“Blessed is our God, always now and forever world without end.”
Then holding with his left hand the prosphoron and with his right the holy spear, he makes with the spear, the sign of the Cross three times over the prosphoron saying each time:
“In remembrance of our Lord and God and Saviour Jesus Christ.”
At that very first celebration of the Mystical Supper, Christ took the bread and after giving thanks, broke it and gave to his apostles saying: “This is my Body which is given for you,” then offering the cup he said “This is the cup of the New Testament in my Blood, which is shed for you.” Thus Christ at this supper performed a remembrance of his own sacrifice on the Cross before his Passion and Crucifixion and gave the commandment for us to also do this in remembrance of him. We are called to remember Christ’s suffering – his Passion, his Crucifixion and death, in other words the events which seem to denote nothing but weakness, because it is through his sufferings and death that brought about our salvation, it is through his death that we were redeemed. This is verified by St. Paul who writing to the Corinthians concerning this mystery added after the Lord’s words “Do this in remembrance of me” “For as often as ye eat this bread and drink this cup, ye do shew the Lord’s death till he come.” (1 Cor. 11:26)
The priest now has to separate the Lamb from the rest of the bread and to do this he needs to make five cuts. As he does so he calls to mind the prophecy by the Prophet Isaiah and the words he said concerning the Lord’s Passion. Thus taking the spear or a sharp knife used solely for this purpose, he makes an incision into the right side of the seal where is the IC, and while he cuts it, he says:
“He was led as a sheep to the slaughter.”
The Lord’s sacrifice on the Cross was prefigured by the Jewish Passover and the sacrificial slaughter of the lamb. The lamb is a harmless gentle animal and is used to symbolize Christ who was meek and gentle. St. John in his Gospel also makes mention of Christ as the Lamb of God who takes away the sin of the world.
Then making a cut on the left side where is the XC, he says:
“And as a lamb without blemish before the shearer is dumb, so he opens not his mouth.”
Just as the lamb remains silent when being led to have its wool cut by the shearer, Christ also remained silent when he was led before his accusers and judges. Christ is silent before the High priests, he is silent before Pilate. His silence underlines the fact that he willingly accepted to be crucified as he himself said “I lay down my life, that I might take it again. No man taketh it from me, but I lay it down of myself.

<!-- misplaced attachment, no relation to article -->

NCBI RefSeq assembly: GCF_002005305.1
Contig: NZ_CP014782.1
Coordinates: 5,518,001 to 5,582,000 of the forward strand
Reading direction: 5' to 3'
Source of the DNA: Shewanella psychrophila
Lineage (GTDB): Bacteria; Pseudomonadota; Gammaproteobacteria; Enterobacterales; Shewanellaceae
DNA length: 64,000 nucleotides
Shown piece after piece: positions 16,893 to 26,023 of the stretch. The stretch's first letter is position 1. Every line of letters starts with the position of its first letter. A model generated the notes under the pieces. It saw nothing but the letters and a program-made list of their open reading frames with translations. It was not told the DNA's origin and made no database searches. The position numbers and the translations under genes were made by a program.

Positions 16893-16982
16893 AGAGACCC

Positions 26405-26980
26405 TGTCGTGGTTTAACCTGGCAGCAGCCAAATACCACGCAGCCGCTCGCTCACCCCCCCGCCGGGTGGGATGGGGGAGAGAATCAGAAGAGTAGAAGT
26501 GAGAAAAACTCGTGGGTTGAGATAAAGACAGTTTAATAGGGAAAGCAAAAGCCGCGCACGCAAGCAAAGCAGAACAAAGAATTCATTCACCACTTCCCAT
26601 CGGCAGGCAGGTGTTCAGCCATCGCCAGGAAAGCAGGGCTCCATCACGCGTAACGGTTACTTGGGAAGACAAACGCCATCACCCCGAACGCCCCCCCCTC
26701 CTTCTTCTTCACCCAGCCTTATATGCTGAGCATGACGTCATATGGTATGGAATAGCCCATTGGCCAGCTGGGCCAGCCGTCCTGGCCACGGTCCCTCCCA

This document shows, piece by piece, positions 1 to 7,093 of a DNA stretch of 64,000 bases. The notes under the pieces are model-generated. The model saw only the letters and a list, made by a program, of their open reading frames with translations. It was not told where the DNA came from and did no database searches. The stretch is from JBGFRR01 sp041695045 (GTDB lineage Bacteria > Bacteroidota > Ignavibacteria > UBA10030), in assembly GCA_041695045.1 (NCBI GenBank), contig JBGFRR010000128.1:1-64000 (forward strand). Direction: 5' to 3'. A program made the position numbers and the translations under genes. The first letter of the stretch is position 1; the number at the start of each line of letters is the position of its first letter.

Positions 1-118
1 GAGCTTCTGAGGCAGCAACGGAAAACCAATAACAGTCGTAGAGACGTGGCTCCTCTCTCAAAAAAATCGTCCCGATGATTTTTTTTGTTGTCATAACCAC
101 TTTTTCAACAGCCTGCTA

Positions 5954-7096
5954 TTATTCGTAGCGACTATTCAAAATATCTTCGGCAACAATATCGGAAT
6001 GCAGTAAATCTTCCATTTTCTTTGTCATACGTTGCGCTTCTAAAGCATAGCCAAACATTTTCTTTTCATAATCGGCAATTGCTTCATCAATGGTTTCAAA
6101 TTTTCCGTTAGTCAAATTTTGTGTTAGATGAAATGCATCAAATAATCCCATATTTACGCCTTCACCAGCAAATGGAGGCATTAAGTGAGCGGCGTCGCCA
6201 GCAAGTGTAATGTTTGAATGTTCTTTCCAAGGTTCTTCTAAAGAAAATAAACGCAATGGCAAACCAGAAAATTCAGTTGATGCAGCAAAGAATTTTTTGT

The Priest then cuts the upper part of the Seal saying:
“In his humiliation, his judgement was taken away.”

We often talk of Christ’s humility but don’t understand the full extent of this humility. Just think that Christ is God the creator of heaven and earth and to save mankind, who disobeyed and rejected him, he humbled himself to the level of becoming a lowly creature like us, a servant suffering the same consequences of Adam’s fall, but not only this, he willingly became obedient unto death, even the death of the Cross. (Philippians 2:7-8) From his divine throne on high Christ walked the road of humility until he reached the Cross. His humility was so great in relation to his height as God. It is a great humility that Christ became a servant, something that can not be put to words, but to suffer death is so much more. And what sort of death because not all deaths are the same? He suffered the most humiliating of all deaths because crucifixion was considered a curse and the most humiliating form of death. As St. Paul says: “being made a curse for us: for it is written, Cursed is every one that hangeth on a tree.” (Gal. 3:13) Because he remained humble his judgement was taken away, in other words, although innocent in all things, he was deprived of all righteousness and was condemned to death. He was not given the usual trial where someone is innocent until proven guilty. His accusers and judges had already found him guilty long before the trial.
Then cutting the lower part of the seal the Priest says:
“Who shall declare his generation?”
The Prophet means by generation - who shall declare his existence, because who can explain the existence of the Only-Begotten Son. What language can narrate how the Son was begotten of the Father before all ages. We know and believe that the Son was born of the Father, but how is beyond our understanding.
Then the Priest thrusting the spear or the knife horizontally into the side of the prosphoron he cuts it so that he can lift out the lamb from it saying:
“For his life is taken away from the earth.”
And the lamb is placed on the paten for the moment inside down.